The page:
Democritus (center) and Protagoras (right)
17th-century painting by Salvator Rosa
in Hermitage Museum
Bornc. 490 BC[1][2]
Diedc. 420 BC (aged c. 70)[2]
EraPre-Socratic philosophy
RegionWestern philosophy
SchoolSophistic movement
Main interests
Language, semantics, relativism, rhetoric, agnosticism, ethics
Notable ideas
'Sophist' as teacher for hire, man–measure doctrine ('Man is the measure of all things')

Protagoras (/prəʊˈtæɡəˌræs/; Greek: Πρωταγόρας; c. 490 BC – c. 420 BC)[1] was a pre-Socratic Greek philosopher and rhetorical theorist. He is numbered as one of the sophists by Plato. In his dialogue Protagoras, Plato credits him with inventing the role of the professional sophist.

Protagoras also is believed to have created a major controversy during ancient times through his statement that, "Man is the measure of all things," interpreted (possibly wrongly, since he disagreed) by Plato to mean that there is no objective truth; Protagoras seems to have meant that each person's own personal history, experiences and expectations, developed over their lifetime, determine their judgments, opinions, and statements regarding "truth" (which is the title of the book in which Protagoras made this statement). When a person makes a judgment about a certain thing—good or bad or beautiful or unjust—that person will differ from other people's judgments because their experience has been different.[3]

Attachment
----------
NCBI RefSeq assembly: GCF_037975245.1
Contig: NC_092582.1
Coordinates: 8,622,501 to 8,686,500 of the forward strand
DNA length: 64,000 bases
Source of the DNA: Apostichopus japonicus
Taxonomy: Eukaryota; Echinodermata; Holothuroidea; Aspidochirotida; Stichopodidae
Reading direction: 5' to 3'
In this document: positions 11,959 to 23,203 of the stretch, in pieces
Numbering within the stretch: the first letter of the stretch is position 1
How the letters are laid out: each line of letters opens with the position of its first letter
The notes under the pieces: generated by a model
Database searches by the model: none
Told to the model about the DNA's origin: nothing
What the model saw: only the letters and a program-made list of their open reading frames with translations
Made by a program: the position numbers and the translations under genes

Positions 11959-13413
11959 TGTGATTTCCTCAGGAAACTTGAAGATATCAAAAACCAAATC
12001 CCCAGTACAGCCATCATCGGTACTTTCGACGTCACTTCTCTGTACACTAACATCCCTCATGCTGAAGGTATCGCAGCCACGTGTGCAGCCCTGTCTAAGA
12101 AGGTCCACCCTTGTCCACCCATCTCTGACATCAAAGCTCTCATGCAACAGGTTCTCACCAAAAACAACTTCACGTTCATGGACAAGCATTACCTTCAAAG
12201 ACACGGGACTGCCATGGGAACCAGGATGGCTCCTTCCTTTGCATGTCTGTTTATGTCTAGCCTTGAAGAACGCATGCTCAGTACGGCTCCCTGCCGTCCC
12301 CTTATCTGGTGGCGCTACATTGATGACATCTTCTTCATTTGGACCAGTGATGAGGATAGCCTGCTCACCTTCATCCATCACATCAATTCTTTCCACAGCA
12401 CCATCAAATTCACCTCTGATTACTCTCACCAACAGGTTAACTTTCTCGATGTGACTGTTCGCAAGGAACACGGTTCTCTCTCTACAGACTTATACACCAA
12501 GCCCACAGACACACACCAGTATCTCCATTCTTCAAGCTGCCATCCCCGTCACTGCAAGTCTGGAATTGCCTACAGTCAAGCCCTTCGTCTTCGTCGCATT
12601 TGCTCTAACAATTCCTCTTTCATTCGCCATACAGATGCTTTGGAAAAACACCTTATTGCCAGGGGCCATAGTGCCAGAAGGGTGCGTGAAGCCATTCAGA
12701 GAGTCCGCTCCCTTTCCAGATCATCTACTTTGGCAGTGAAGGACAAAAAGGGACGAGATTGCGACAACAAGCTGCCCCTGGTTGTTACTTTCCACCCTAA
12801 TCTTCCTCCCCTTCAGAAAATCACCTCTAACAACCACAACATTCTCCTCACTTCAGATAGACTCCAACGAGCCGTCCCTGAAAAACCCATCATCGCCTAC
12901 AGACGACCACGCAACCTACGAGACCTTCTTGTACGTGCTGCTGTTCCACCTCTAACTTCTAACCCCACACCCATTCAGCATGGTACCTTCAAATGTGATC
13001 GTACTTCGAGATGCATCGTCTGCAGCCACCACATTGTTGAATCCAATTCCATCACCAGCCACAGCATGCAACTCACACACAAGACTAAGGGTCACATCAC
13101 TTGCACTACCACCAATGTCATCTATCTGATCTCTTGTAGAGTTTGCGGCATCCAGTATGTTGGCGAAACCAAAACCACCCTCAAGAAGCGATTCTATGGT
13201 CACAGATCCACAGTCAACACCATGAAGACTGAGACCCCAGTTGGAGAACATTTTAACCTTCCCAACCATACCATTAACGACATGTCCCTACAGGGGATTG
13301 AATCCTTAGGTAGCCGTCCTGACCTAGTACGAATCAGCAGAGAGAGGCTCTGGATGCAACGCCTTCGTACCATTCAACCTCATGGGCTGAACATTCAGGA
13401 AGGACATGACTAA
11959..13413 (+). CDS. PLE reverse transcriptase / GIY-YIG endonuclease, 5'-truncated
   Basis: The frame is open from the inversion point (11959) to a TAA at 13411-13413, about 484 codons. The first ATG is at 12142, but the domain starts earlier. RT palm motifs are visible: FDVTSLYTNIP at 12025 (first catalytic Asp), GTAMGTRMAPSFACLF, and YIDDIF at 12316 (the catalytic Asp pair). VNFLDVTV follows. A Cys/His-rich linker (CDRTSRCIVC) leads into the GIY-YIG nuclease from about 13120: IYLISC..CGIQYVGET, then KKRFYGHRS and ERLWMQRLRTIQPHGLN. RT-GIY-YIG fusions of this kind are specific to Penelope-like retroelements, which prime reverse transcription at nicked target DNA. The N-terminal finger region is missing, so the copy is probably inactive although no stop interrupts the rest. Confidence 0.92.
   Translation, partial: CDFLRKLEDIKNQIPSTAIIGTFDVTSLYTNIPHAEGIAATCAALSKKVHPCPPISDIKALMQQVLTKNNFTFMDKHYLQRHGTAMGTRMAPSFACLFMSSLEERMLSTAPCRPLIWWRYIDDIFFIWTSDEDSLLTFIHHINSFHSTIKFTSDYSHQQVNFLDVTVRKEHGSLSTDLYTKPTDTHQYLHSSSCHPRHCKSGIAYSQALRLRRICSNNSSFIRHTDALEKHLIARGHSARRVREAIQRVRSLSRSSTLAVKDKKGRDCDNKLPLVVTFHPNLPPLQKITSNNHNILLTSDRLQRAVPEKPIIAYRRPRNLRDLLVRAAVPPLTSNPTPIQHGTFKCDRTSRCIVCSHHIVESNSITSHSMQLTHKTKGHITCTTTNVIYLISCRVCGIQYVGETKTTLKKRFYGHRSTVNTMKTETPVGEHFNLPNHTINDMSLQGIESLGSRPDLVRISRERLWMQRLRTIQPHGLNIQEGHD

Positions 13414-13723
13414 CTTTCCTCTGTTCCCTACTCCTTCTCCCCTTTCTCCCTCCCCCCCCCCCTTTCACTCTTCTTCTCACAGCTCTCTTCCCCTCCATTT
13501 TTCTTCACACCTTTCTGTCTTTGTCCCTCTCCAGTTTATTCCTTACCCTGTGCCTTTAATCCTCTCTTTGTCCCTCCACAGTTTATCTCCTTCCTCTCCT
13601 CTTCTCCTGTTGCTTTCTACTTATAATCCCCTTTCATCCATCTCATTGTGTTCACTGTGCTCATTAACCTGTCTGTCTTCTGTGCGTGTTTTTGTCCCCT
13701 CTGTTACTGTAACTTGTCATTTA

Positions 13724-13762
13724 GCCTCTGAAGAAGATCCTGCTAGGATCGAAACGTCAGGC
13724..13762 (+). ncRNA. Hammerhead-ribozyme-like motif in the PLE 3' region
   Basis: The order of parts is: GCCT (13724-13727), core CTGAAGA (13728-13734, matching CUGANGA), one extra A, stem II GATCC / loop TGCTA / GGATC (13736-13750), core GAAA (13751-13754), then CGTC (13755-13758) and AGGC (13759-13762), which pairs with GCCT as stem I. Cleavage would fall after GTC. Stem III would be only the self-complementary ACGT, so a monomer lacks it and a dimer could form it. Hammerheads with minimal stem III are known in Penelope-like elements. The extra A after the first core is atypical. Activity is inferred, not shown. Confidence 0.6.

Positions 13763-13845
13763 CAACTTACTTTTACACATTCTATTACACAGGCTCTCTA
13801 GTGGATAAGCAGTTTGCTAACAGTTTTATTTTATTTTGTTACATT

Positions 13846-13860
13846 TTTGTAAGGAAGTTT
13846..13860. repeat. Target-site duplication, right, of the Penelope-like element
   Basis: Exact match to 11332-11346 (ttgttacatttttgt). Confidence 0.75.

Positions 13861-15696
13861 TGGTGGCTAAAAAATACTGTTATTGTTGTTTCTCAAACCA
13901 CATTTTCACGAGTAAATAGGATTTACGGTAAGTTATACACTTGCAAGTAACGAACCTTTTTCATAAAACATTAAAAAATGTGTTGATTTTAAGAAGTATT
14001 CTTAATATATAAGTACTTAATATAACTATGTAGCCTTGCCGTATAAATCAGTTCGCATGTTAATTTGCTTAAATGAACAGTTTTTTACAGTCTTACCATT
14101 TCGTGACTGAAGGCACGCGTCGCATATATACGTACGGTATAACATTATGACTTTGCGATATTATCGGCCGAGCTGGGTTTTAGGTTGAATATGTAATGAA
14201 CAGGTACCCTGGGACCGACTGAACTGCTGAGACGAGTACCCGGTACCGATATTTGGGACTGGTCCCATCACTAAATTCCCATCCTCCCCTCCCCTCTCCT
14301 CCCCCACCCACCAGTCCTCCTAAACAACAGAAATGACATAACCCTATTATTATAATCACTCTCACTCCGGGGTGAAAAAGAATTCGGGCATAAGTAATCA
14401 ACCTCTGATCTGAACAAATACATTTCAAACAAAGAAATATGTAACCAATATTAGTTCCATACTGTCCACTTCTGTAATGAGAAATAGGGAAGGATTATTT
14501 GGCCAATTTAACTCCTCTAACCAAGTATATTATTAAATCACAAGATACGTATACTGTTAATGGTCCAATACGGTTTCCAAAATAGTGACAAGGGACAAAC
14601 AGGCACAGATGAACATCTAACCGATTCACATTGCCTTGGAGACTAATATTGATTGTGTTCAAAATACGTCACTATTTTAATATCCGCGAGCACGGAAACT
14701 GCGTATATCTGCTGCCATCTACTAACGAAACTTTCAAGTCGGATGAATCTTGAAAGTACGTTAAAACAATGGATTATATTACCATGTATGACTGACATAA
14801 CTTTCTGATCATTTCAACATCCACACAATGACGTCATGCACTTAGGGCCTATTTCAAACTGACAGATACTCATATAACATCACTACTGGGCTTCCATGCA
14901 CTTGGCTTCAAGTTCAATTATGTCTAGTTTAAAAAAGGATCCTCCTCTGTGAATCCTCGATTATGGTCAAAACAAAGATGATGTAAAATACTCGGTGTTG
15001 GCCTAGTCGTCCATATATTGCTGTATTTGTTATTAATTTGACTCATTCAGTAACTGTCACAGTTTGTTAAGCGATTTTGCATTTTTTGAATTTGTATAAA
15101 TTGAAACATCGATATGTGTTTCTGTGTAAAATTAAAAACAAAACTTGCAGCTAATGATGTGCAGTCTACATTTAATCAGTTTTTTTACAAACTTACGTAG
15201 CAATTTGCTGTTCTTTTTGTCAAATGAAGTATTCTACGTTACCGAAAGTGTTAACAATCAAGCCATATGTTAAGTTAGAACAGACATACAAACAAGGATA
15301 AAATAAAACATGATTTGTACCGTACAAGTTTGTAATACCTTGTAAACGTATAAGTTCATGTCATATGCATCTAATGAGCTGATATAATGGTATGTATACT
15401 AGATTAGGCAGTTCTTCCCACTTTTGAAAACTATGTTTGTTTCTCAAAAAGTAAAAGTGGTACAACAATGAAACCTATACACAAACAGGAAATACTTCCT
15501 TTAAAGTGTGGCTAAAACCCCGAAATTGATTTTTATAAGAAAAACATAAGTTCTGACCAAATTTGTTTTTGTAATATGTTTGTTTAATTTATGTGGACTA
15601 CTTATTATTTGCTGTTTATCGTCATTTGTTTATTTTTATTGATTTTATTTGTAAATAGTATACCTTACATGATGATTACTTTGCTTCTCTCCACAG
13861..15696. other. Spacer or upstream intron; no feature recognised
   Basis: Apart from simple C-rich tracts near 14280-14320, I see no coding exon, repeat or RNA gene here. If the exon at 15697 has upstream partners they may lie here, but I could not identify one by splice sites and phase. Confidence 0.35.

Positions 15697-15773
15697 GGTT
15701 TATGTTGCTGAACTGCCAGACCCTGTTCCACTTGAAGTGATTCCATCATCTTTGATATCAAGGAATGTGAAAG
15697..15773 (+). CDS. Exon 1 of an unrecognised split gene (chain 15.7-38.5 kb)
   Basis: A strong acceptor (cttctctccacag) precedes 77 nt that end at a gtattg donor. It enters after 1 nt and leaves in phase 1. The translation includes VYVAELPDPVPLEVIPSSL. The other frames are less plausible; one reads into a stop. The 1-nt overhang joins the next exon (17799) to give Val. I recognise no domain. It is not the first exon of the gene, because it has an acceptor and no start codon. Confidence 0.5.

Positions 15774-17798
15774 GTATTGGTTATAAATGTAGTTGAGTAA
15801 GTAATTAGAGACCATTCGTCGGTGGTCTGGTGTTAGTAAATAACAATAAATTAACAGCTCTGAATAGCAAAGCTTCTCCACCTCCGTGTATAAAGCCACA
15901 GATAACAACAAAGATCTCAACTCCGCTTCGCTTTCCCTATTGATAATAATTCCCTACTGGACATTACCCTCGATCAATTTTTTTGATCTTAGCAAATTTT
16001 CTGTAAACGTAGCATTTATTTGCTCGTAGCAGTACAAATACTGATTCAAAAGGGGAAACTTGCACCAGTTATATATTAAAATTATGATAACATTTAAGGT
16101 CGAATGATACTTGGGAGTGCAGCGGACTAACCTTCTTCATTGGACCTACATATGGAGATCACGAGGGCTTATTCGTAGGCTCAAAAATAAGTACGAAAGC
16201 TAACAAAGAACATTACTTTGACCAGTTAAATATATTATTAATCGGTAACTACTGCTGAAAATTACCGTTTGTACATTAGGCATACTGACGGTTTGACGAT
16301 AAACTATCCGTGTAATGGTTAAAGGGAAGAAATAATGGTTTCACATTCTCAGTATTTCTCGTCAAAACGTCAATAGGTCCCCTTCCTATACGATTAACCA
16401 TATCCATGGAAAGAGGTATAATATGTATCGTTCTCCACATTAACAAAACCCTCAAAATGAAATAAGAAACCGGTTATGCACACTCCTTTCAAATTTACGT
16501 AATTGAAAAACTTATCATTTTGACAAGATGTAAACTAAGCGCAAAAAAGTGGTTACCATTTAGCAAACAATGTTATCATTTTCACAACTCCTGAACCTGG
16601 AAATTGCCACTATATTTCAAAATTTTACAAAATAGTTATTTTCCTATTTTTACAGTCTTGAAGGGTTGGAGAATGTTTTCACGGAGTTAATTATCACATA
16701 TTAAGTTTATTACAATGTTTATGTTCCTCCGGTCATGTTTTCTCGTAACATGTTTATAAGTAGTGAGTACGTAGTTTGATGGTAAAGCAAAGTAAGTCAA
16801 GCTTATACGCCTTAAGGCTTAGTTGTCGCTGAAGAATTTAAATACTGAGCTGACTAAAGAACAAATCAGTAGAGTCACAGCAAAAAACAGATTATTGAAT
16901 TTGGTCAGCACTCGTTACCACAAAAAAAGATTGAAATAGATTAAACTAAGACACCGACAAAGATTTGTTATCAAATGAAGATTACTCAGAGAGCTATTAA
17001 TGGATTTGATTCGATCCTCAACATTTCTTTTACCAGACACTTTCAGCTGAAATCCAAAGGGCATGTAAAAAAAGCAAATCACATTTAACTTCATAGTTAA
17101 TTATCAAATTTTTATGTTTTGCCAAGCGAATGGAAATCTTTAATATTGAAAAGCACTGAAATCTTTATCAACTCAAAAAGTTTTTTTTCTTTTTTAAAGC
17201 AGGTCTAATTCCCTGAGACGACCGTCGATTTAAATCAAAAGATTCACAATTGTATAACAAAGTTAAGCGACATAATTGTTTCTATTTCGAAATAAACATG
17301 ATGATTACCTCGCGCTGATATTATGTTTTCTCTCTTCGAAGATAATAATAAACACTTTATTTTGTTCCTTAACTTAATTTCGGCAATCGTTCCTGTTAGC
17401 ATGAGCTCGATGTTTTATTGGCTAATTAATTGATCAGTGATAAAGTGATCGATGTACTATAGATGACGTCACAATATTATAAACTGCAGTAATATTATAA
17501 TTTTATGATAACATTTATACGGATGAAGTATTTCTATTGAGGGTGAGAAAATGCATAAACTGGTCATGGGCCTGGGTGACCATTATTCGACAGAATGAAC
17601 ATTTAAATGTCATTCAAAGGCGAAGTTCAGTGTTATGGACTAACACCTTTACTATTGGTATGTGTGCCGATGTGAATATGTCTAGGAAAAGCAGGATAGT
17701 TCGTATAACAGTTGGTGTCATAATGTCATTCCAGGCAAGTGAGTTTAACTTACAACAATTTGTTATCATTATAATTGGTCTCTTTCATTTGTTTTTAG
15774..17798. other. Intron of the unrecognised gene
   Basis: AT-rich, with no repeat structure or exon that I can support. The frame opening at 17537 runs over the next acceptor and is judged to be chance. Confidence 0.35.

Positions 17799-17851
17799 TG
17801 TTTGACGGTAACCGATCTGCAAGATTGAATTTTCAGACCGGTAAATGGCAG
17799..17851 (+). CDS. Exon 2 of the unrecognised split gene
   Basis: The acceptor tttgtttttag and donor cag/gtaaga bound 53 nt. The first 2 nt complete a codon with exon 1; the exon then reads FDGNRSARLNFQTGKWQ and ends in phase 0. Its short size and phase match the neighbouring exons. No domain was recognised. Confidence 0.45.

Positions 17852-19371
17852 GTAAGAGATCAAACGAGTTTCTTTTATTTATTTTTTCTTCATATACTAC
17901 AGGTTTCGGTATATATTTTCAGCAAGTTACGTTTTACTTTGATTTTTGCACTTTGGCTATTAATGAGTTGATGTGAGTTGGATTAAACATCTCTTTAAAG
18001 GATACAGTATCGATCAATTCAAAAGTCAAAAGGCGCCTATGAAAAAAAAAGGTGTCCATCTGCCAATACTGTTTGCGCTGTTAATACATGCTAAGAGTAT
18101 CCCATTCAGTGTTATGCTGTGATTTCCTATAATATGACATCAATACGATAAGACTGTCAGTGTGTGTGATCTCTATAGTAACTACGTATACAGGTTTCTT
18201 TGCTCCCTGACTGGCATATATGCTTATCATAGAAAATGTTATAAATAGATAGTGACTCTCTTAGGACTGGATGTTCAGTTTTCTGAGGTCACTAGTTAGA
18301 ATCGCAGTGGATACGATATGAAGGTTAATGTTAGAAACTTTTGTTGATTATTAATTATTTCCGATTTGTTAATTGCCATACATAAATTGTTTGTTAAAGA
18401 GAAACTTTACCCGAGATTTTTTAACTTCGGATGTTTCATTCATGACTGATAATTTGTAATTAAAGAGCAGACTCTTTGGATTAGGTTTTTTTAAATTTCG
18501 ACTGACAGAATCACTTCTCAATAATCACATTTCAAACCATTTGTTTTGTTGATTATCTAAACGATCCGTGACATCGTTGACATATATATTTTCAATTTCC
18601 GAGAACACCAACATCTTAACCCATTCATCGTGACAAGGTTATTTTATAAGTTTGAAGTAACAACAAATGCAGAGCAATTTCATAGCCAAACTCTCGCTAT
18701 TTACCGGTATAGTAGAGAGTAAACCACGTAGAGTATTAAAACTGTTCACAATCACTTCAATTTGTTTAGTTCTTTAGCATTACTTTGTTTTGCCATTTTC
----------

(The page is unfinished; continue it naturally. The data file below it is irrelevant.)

This concept of individual relativity was intended to be provocative; naturally, it drew fire from Plato and other philosophers, contrasting with both popular opinion and other philosophical doctrine that reality and its truth must have an objective grounding. But it was part of Protagoras' point that the statement is somewhat counterintuitive. He argued that believing that others' opinions about the world are valid and must be respected, even if our own experience of truth is different, is necessary for a community to base itself and its decisions on open, democratic debate.[4]